Golden-mantled Ground Squirrel - Callospermophilus lateralis
The golden-mantled ground squirrel is a small chipmunk-like squirrel with grayish-brown fur on top with two white stripes bordered by black stripes on its sides. It has a lighter underside. Its head, face, front paws, and chest are a coppery red.
The golden-mantled ground squirrel can be found from southeastern British Columbia in Canada south to Arizona, New Mexico, and Southern California.
The golden-mantled ground squirrel is found in coniferous and mixed coniferous-hardwood forests. It is common in mountainous areas up to the timberline. It is also found in places with rocky meadows and in sagebrush areas.
The golden-mantled ground squirrel eats seeds, nuts, and fruits. A large part of its diet is made up of piñon nuts. It also eats green plants, some insects, and underground fungi. In the fall, the golden-mantled ground squirrel puts on a layer of fat. It hibernates from October to May. It has cheek pouches that it uses to carry food. It takes food to its den and stores it to eat in the spring when it wakes up. It may wake up a couple of times during hibernation and eat the stored food. It makes its den near or under a tree or log. Its den isn't dug very deep, but it can stretch as long as 100 feet.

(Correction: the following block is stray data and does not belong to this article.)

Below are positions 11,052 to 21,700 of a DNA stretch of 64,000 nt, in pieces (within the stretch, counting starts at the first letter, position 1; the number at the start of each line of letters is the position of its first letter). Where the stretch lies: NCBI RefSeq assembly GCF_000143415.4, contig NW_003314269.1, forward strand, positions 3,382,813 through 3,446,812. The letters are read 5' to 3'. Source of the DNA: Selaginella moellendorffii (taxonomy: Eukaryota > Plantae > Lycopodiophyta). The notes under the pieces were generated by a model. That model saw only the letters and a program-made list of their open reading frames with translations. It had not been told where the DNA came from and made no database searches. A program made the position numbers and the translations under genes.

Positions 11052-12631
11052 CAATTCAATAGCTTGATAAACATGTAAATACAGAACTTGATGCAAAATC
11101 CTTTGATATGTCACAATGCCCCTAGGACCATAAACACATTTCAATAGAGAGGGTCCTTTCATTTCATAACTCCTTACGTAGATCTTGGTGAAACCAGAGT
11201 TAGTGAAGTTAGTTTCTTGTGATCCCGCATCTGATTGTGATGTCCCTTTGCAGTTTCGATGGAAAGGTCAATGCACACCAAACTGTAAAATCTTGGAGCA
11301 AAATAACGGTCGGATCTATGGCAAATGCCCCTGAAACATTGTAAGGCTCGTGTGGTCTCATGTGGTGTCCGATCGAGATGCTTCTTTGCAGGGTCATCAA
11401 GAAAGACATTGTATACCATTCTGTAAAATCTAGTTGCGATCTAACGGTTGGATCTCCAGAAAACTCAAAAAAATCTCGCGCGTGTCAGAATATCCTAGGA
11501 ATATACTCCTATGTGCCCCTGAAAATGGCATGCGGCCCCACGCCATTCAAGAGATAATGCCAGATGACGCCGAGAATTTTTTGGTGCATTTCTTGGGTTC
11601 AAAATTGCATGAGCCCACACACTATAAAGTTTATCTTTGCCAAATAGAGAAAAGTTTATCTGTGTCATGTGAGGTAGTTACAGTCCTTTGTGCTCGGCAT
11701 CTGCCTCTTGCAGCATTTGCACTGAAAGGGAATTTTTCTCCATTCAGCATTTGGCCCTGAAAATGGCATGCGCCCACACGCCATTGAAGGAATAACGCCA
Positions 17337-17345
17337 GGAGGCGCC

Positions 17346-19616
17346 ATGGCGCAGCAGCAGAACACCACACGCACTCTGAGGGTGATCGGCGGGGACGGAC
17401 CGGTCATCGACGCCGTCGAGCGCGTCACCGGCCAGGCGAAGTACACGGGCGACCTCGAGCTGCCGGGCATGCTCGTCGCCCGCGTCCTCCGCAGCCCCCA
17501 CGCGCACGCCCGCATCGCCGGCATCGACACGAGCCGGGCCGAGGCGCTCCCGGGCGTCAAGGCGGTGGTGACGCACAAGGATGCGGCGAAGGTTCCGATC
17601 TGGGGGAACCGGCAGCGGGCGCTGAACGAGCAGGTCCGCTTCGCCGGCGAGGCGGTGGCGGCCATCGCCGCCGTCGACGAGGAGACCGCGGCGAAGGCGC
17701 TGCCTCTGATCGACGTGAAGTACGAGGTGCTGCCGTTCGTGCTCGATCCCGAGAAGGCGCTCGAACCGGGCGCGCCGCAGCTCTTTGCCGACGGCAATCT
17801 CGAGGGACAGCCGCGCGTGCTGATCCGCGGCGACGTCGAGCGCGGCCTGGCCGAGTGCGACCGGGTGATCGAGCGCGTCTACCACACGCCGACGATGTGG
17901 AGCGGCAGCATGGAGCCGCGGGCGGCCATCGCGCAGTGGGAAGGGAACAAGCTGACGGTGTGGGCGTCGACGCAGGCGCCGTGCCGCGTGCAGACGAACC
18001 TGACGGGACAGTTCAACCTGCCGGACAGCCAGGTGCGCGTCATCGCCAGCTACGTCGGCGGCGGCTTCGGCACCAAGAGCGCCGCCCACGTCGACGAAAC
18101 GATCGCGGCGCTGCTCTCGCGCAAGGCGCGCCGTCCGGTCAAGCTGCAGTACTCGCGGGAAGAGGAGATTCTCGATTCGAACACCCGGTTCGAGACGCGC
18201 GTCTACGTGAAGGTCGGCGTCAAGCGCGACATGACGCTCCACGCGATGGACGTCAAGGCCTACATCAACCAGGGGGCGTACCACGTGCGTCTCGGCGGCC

Mating season is in the spring when the squirrels come out of hibernation. The males emerge first and compete with each other to establish a territory. Females come out of hibernation two to three weeks after the males. The female builds a nest of leaves, grass, and bark in an underground burrow. A month after mating, she has a litter of between four to six babies. The babies are born with their eyes and ears closed, and they are hairless except for tiny whiskers and fur on their heads. After about a week, their fur comes in. The female cares for the babies. They wean when they are about a month old.